Saturday, September 24, 2011

How in the world did my wife get $1,852 of stuff for $276?

Usually my posts are tied to the work of triathlon or some form of endurance sports.  How to train, how to race, how I did, what I'm doing and the fact I'm always thinking about the sport.

This post is dedicated to the family side of life.  I don't often get into the depths of the every day life, more rather how I try and balance the multisport lifestyle with life in general.

If you have read the blog for a while, you might gather that our family is pretty much textbook middle class.  We don't struggle, but if one of us is out of work, we would be in serious trouble.  We had some serious times with our second child being in the hospital and needing surgeries 5 times in 4 months.  We have also had hard times with Em having chronic foot problems and having 3 surgeries in 2011 alone.  I say that to relate how we came upon ways to save money at the store.  We are as smart with our money as possible but sometimes being smart just isn't enough.  Em has taken to a few ways to find deals on mostly food and every day house items.

Normally I wouldn't think anyone would want to hear about how we saved a sizable portion of money at the store last Friday night until I posted the picture on twitter of our carts and asked people to guess how much we were looking at spending.  I got more twitter traffic than in the previous year of being on twitter.  I guess money sparks peoples' interests!

To be honest I thought we would end up leaving a lot at the register as the "deals" my wife would try to use wouldn't work.  Well, we started shopping at 7pm and by the time we got home, unloaded (just put the fridge items up and left everything else in the bags in the floor) is was 12:30am.  We spent 5 and 1/2 hours shopping.

3 hours loading the carts.


2.5 hours checking out.


As the headline states, we got $1,852 of goods for $276 before taxes.  We saved $1,576.  Plain and simple.

We spent $300 including taxes for the entirety of two FULL carts.  No one guessed $300 on twitter but someone guessed $275.  Good work.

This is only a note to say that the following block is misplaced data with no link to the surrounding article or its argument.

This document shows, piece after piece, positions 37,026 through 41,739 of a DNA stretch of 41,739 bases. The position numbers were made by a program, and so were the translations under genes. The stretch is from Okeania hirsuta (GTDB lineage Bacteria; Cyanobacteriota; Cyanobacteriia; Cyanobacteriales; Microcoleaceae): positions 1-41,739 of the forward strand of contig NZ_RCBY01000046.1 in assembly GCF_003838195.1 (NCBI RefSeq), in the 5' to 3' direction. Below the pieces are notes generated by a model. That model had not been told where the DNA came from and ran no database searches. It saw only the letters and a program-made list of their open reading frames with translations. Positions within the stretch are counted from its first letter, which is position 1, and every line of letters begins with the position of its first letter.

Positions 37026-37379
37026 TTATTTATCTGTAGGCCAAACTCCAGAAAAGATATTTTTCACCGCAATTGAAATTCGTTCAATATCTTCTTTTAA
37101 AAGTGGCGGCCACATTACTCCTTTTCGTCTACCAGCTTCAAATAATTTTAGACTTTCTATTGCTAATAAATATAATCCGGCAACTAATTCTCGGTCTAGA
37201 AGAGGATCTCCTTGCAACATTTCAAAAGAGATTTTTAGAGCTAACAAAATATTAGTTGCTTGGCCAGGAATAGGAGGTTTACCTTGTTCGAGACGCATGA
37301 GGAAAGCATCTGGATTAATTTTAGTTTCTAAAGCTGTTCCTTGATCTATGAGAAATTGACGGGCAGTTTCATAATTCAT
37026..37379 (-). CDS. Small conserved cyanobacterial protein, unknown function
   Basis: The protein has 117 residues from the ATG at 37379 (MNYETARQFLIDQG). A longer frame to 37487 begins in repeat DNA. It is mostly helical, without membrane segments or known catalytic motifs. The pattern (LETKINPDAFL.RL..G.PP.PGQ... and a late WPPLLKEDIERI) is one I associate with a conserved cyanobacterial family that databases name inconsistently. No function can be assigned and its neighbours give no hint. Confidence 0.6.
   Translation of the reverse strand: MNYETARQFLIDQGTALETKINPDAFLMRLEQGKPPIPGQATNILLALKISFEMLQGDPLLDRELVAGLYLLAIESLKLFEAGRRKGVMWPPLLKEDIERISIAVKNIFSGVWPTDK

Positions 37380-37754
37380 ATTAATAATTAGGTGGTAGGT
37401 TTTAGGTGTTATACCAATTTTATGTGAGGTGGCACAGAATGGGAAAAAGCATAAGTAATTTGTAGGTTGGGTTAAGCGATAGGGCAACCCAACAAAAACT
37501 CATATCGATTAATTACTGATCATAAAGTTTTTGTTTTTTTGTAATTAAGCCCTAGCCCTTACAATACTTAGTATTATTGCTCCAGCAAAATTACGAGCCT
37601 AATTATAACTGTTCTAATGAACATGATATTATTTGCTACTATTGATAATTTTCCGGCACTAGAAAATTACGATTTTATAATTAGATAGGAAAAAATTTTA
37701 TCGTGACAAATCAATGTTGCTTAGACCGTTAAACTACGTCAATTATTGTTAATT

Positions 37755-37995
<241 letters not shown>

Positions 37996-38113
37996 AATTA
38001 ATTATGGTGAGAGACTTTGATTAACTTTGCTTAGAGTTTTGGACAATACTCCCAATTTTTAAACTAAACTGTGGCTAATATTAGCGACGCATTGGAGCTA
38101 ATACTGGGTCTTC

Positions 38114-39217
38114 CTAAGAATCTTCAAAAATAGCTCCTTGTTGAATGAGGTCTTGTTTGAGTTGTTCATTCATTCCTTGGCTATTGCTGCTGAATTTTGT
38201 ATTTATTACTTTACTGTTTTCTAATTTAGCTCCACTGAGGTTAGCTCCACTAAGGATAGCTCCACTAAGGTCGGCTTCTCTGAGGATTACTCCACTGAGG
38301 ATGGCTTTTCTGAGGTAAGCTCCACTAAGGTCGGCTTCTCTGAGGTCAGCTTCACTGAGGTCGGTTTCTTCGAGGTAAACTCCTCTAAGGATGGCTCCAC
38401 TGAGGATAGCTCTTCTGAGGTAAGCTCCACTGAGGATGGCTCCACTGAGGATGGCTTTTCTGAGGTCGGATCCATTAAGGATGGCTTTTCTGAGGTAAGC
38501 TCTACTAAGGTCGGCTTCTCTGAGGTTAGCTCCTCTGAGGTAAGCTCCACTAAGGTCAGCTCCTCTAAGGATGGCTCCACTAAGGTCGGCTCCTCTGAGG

Just a sample of what we got:
  • 50 bags of candy, each more than 10 ounces.  Not just the cheapo stuff, we're talking snickers, reeces peanut butter cups, skittles... the good stuff!
  • 42 cans of Chunky soups
  • 60 various brands of toothpaste
  • 20 boxes of name brand cereals
  • Aside from the samples above, we filled two carts over the top and the under cart rack as well.
  • It covered my truck bed and filled the extended cab portion.


No, we are not hoarding.  We realize some of this stuff we will NEVER use all of and some would expire before we could realistically eat it (unless we are looking at clocking in at more than 300 pounds each).  We contribute a lot to Operation Breakthrough here in Kansas City.  http://www.operationbreakthrough.org/

They have a closet for toys for birthdays.  It was empty and kids cried when they had nothing until we stocked it with 20 plus board games we got a deal on.  Band aids, toothpaste, hamburger helper.  They said the kids were upset all they had was cereal every day for breakfast.  We found a deal and will be donating 15 to 20 boxes of Pillsbury toaster strudel.

It's a pretty cool feeling to contribute besides just forking over money (which we are limited on).  Through the deals my wife finds and spends a large amount of time on, we help our family and others.

Thanks for reading and just wanted to share how we make it work.
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